Ukraine hopes a "humanitarian corridor" will be opened successfully for civilians to leave the besieged southern port city of Mariupol on Friday, Deputy Prime Minister Iryna Vereshchuk said.
Residents have been cowering under fire, and without power or water, in the strategic ally important city of over 400,000 people for more than a week and attempts to arrange a local ceasefire and safe passage out have failed repeatedly.
Three people were killed in an attack on a hospital in Mariupol this week, Ukrainian officials said.
"We hope it (the corridor) will work today," Vereshchuk said in a televised statement in which she said she hoped several other humanitarian corridors would also be opened by Russian forces who invaded Ukraine on February 24.
A convoy of about 225 people in 50 cars and a bus set out from the city of Enerhodar, heading to nearby Zaporizhzhia in eastern Ukraine, Zaporizhzhia's regional governor said.
"We are waiting in Zaporizhzhia," Governor Oleksandr Starukh said on the Telegram messaging app.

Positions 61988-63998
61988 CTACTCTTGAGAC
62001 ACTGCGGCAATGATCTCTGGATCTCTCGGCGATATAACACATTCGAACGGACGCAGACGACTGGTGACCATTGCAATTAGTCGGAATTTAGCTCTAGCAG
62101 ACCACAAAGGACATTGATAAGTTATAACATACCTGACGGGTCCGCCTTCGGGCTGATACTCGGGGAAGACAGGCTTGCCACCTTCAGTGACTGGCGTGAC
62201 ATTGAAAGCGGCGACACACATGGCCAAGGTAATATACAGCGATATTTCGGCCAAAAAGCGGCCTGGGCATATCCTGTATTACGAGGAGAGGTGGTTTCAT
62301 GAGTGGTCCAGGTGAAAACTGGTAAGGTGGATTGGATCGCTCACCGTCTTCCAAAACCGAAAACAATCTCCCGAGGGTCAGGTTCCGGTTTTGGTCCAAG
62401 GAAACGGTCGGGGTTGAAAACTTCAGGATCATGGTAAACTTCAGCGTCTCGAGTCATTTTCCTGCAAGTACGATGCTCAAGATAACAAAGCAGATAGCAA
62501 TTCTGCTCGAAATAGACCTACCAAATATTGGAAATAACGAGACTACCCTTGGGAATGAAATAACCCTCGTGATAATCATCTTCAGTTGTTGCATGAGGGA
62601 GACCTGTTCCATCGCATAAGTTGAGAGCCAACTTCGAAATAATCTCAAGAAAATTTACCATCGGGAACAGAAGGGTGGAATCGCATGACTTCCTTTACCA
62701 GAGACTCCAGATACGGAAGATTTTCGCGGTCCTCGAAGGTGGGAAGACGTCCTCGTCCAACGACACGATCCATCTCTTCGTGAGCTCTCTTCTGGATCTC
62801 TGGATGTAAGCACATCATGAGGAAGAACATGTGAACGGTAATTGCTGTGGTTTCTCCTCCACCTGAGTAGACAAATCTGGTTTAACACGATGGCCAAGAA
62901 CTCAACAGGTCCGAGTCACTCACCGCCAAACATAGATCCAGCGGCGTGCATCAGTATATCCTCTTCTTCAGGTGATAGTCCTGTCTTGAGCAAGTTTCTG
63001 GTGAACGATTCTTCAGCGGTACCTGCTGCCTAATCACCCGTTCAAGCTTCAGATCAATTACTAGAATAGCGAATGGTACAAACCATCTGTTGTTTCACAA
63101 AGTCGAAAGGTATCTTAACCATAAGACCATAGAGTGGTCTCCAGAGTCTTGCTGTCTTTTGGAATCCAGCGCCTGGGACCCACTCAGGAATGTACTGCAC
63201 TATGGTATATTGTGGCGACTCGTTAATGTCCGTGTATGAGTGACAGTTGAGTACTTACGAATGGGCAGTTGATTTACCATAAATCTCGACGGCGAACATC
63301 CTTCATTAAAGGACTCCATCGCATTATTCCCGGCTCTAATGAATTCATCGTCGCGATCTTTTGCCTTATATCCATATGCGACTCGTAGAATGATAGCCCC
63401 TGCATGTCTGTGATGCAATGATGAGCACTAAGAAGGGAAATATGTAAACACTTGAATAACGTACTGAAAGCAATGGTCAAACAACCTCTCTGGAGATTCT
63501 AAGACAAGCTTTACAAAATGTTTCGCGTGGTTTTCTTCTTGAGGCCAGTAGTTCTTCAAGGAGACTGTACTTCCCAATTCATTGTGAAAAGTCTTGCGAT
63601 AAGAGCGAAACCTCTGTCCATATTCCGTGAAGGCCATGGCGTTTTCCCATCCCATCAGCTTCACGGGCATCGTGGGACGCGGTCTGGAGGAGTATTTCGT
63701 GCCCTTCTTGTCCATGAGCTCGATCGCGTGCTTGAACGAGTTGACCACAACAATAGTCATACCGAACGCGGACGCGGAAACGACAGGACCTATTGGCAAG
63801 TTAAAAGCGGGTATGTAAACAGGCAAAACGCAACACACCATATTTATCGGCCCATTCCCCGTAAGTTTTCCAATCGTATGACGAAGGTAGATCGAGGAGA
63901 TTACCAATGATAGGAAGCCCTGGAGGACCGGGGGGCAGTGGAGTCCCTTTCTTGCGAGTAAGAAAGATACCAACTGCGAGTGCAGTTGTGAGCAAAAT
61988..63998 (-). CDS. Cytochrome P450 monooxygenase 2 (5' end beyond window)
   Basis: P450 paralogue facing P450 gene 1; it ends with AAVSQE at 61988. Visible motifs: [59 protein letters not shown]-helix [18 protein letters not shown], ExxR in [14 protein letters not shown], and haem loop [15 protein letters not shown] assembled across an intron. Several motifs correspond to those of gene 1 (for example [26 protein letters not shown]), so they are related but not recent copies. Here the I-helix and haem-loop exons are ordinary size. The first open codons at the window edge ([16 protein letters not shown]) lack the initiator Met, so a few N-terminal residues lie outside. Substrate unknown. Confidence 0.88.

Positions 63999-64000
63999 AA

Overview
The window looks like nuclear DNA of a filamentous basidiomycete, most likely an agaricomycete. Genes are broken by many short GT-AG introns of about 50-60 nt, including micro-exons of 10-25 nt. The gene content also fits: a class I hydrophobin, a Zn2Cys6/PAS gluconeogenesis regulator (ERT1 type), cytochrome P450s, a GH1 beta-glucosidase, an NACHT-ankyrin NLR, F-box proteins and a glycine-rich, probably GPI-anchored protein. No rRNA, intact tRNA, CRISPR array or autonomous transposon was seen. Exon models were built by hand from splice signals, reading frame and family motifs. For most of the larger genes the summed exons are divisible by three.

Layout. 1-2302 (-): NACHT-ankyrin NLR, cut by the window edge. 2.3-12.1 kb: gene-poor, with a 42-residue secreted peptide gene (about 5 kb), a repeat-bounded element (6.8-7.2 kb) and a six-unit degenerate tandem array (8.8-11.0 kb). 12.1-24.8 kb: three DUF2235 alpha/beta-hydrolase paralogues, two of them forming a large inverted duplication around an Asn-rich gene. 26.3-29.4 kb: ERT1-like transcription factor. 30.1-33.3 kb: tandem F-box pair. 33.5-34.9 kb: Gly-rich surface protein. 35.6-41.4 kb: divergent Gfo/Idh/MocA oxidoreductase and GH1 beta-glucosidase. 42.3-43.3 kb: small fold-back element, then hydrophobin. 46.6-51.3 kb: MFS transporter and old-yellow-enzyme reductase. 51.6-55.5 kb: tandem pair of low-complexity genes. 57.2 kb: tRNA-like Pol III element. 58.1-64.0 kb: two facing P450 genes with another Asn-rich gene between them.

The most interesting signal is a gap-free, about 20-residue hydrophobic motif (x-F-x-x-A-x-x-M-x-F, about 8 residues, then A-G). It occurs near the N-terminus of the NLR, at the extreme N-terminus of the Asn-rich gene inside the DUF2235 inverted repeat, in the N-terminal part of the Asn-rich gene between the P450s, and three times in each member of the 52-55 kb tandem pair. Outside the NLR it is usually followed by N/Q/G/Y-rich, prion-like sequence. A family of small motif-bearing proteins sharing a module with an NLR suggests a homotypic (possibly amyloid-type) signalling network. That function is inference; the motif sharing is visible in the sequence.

Russia's defence ministry said it would open humanitarian corridors from Kyiv, Sumy, Kharkiv, Mariupol and Chernihiv.
President Volodymyr Zelenskiy said that not a single civilian had been able to leave Mariupol on Thursday although Ukrainian authorities had managed to evacuate almost 40,000 people from five other cities.
He blamed Russian shelling for the failure of the evacuation attempt from Mariupol.
Russia has blamed Ukraine for the collapse of humanitarian corridors and denies targeting civilians. Moscow calls its actions in Ukraine a "special operation" to disarm Ukraine and unseat its leaders.